Particulate emission from the gasification and pyrolysis of biomass: concentration, size distributions, respiratory deposition-based control measure evaluation

Yao, Z., You, S. , Dai, Y. and Wang, C.-H. (2018) Particulate emission from the gasification and pyrolysis of biomass: concentration, size distributions, respiratory deposition-based control measure evaluation. Environmental Pollution, 242(Part B), pp. 1108-1118. (doi:10.1016/j.envpol.2018.07.126) (PMID:30096549)

Yao, Z., You, S. , Dai, Y. and Wang, C.-H. (2018) Particulate emission from the gasification and pyrolysis of biomass: concentration, size distributions, respiratory deposition-based control measure evaluation. Environmental Pollution, 242(Part B), pp. 1108-1118. (doi:10.1016/j.envpol.2018.07.126) (PMID:30096549)

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Abstract

Gasification and pyrolysis technologies have been widely employed to produce fuels and chemicals from solid wastes. Rare studies have been conducted to compare the particulate emissions from gasification and pyrolysis, and relevant inhalation exposure assessment is still lacking. In this work, we characterized the particles emitted from the gasification and pyrolysis experiments under different temperatures (500, 600, and 700 °C). The collection efficiencies of existing cyclones were compared based on particle respiratory deposition. Sensitivity analysis was conducted to identify the most effective design parameters. The particles emitted from both gasification and pyrolysis process are mainly in the size range 0.25–1.0 μm and 1.0–2.5 μm. Particle respiratory deposition modelling showed that most particles penetrate deeply into the last stage of the respiratory system. At the nasal breathing mode, particles with sizes ranging from 0.25 to 1.0 μm account for around 91%, 74%, 76%, 90%, 84%, and 79% of the total number of particles that deposit onto the last stage in the cases of 500 °C gasification, 600 °C gasification, 700 °C gasification, 500 °C pyrolysis, 600 °C pyrolysis, and 700 °C pyrolysis, respectively. At the oral breathing mode, particles with sizes ranging from 0.25 to 1.0 μm account for around 92%, 77%, 79%, 91%, 86%, and 81% of the total number of particles that deposit onto the last stage in the six cases, respectively. Sensitivity analysis showed that the particle removal efficiency was found to be most sensitive to the cyclone vortex finder diameter (D0). This work could potentially serve as the basis for proposing health protective measures against the particulate pollution from gasification and pyrolysis technologies.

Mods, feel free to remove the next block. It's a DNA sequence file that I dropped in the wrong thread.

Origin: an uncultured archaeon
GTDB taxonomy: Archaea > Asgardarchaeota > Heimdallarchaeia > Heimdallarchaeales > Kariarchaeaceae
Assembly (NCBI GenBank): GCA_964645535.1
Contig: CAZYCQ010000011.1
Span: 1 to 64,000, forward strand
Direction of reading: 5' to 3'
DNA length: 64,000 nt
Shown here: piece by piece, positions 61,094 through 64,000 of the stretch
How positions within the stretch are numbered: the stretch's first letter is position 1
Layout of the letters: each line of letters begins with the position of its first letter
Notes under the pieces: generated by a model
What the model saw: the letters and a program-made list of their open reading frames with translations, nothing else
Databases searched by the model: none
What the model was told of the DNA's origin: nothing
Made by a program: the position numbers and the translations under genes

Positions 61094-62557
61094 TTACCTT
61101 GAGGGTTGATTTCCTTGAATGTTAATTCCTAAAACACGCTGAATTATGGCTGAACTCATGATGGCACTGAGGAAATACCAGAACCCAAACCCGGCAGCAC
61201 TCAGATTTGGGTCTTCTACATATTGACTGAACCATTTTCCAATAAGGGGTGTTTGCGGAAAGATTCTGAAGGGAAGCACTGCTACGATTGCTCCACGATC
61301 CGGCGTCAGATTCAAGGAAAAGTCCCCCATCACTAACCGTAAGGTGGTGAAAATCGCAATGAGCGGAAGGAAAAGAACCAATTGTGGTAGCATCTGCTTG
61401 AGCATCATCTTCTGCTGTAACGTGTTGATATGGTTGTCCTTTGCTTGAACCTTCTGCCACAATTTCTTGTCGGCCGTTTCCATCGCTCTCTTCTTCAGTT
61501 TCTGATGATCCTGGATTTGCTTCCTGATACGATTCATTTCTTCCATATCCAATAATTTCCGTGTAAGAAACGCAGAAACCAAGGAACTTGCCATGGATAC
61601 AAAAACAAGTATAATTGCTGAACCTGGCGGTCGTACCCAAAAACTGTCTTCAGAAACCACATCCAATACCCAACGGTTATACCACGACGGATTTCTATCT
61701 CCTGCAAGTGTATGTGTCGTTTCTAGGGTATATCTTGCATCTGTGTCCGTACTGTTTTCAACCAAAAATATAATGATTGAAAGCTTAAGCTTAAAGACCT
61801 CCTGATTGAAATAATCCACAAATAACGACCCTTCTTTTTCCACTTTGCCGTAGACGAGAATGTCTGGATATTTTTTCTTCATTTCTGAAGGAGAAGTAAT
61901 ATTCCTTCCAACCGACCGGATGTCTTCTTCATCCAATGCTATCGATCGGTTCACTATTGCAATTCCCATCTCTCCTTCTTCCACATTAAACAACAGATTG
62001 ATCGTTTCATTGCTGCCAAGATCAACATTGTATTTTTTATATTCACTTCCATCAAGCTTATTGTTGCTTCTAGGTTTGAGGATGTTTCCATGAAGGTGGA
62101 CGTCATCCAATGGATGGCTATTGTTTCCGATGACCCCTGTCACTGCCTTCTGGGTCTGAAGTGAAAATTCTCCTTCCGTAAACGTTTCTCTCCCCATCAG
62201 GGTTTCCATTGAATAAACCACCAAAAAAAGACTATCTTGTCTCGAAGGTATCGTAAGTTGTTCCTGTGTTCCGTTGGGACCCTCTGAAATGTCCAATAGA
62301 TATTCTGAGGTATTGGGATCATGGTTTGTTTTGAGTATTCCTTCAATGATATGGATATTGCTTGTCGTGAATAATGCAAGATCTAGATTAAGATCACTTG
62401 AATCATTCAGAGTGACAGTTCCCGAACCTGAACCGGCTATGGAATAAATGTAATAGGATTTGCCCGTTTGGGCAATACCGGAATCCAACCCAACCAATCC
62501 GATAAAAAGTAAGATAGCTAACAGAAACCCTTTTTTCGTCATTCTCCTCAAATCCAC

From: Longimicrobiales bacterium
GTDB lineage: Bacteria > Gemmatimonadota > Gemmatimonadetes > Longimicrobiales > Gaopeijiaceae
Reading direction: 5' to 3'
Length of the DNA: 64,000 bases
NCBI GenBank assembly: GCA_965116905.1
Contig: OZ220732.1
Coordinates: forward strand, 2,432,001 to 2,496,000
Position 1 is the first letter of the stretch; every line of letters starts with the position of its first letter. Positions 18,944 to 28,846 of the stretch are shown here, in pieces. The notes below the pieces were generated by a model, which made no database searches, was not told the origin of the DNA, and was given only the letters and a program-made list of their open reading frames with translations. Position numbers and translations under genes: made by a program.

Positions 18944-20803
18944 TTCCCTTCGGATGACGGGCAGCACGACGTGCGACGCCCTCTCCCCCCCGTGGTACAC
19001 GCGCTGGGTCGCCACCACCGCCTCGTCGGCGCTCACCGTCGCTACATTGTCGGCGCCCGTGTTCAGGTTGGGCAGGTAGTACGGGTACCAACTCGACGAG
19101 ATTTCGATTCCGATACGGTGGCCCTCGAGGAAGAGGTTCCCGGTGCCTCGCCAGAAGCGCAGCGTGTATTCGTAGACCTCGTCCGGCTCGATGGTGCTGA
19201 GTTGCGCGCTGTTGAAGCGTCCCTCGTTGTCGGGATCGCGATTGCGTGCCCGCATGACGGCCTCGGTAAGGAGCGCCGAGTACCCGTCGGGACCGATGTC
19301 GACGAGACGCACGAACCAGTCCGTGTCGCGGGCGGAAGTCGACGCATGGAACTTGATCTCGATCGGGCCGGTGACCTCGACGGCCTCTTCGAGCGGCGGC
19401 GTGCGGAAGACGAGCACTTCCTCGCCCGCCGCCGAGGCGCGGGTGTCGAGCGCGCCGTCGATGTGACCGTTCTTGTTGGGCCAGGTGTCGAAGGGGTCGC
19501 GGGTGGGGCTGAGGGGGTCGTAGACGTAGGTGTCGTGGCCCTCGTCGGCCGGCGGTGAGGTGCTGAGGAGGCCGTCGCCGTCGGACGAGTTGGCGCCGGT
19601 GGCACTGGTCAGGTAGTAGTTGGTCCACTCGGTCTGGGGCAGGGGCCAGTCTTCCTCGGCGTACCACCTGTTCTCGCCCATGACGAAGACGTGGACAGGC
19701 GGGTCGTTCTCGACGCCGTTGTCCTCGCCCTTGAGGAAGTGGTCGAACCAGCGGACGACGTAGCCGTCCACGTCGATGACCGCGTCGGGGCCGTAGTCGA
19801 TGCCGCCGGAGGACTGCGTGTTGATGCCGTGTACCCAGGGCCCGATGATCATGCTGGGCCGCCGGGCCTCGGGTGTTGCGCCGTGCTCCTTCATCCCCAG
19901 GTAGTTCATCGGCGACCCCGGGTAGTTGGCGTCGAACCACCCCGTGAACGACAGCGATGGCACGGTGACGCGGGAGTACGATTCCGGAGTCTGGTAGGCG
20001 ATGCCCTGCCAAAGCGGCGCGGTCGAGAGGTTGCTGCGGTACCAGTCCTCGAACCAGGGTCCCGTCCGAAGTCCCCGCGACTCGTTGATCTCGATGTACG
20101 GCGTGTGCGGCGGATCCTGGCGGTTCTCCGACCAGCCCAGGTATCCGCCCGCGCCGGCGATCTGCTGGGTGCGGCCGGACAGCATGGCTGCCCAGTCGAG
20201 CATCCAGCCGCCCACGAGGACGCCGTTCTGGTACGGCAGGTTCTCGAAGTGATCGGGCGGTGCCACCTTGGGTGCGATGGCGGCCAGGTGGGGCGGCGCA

Item Type:Articles
Additional Information:This research program is funded by the National Research Foundation, Prime Minister's Office, Singapore under its Campus for Research Excellence and Technological Enterprise (CREATE) program Grant Number R- 706-001-101-281, National University of Singapore.
Status:Published
Refereed:Yes
Glasgow Author(s) Enlighten ID:You, Dr Siming
Authors: Yao, Z., You, S., Dai, Y., and Wang, C.-H.
College/School:College of Science and Engineering > School of Engineering > Systems Power and Energy
Journal Name:Environmental Pollution
Publisher:Elsevier
ISSN:0269-7491
ISSN (Online):1873-6424
Published Online:01 August 2018
Copyright Holders:Copyright © 2018 Elsevier Ltd.
First Published:First published in Environmental Pollution 242(Part B): 1108-1118
Publisher Policy:Reproduced in accordance with the publisher copyright policy

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